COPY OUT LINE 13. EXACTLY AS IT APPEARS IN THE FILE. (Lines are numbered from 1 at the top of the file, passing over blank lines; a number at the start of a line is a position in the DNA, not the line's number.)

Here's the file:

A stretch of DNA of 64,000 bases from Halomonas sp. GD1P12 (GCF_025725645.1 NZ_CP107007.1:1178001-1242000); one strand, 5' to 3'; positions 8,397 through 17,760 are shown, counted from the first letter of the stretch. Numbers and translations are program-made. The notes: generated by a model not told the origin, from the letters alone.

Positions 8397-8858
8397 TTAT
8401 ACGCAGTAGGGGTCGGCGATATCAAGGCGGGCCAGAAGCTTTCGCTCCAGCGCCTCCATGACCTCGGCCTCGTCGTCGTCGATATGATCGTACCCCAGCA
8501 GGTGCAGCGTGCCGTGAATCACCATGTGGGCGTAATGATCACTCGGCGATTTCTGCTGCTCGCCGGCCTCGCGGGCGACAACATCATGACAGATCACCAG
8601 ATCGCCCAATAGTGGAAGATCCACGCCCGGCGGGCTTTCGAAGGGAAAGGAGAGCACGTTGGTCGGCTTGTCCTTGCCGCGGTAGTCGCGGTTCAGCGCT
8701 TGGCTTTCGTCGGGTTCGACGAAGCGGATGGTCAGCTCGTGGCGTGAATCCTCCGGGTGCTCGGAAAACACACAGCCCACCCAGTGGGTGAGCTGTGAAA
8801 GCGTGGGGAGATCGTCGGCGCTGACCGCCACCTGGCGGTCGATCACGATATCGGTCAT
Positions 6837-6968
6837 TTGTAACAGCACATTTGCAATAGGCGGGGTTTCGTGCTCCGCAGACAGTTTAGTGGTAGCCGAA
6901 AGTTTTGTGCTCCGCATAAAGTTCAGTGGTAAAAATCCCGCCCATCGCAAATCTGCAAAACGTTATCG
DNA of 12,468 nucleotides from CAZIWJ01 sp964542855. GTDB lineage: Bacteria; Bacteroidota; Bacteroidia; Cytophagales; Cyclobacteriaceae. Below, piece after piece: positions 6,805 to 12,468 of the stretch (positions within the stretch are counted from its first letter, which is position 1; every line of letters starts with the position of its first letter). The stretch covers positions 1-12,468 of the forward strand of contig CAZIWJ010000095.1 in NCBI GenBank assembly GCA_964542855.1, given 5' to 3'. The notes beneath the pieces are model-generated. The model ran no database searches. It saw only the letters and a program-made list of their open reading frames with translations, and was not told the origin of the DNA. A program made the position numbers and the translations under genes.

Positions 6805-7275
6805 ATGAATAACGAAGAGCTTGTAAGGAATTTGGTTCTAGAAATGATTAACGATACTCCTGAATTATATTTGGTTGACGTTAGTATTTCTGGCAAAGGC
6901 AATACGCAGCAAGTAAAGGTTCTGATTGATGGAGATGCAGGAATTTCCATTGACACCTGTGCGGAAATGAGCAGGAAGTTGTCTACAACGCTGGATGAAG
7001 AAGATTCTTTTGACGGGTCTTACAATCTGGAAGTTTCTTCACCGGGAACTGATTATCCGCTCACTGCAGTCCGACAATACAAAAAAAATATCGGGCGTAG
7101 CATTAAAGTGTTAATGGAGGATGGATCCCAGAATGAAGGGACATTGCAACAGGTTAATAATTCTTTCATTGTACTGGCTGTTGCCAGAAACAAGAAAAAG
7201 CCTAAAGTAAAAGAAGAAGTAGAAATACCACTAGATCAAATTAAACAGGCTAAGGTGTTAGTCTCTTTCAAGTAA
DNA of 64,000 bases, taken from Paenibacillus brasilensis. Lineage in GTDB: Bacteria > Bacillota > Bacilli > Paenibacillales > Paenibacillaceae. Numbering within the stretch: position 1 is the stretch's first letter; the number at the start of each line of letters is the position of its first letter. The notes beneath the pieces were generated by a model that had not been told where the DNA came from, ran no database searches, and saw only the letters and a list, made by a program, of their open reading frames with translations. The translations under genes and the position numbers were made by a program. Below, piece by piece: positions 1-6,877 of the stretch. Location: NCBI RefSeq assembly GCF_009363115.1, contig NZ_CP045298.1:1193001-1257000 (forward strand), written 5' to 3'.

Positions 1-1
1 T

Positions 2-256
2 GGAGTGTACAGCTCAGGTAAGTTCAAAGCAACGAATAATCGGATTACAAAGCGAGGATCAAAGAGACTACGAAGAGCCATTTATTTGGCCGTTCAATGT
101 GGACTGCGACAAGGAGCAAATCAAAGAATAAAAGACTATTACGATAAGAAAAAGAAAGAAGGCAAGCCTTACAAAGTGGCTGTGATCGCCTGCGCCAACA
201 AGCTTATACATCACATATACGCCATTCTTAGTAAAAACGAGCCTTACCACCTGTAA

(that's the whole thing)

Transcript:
Positions 6805-7275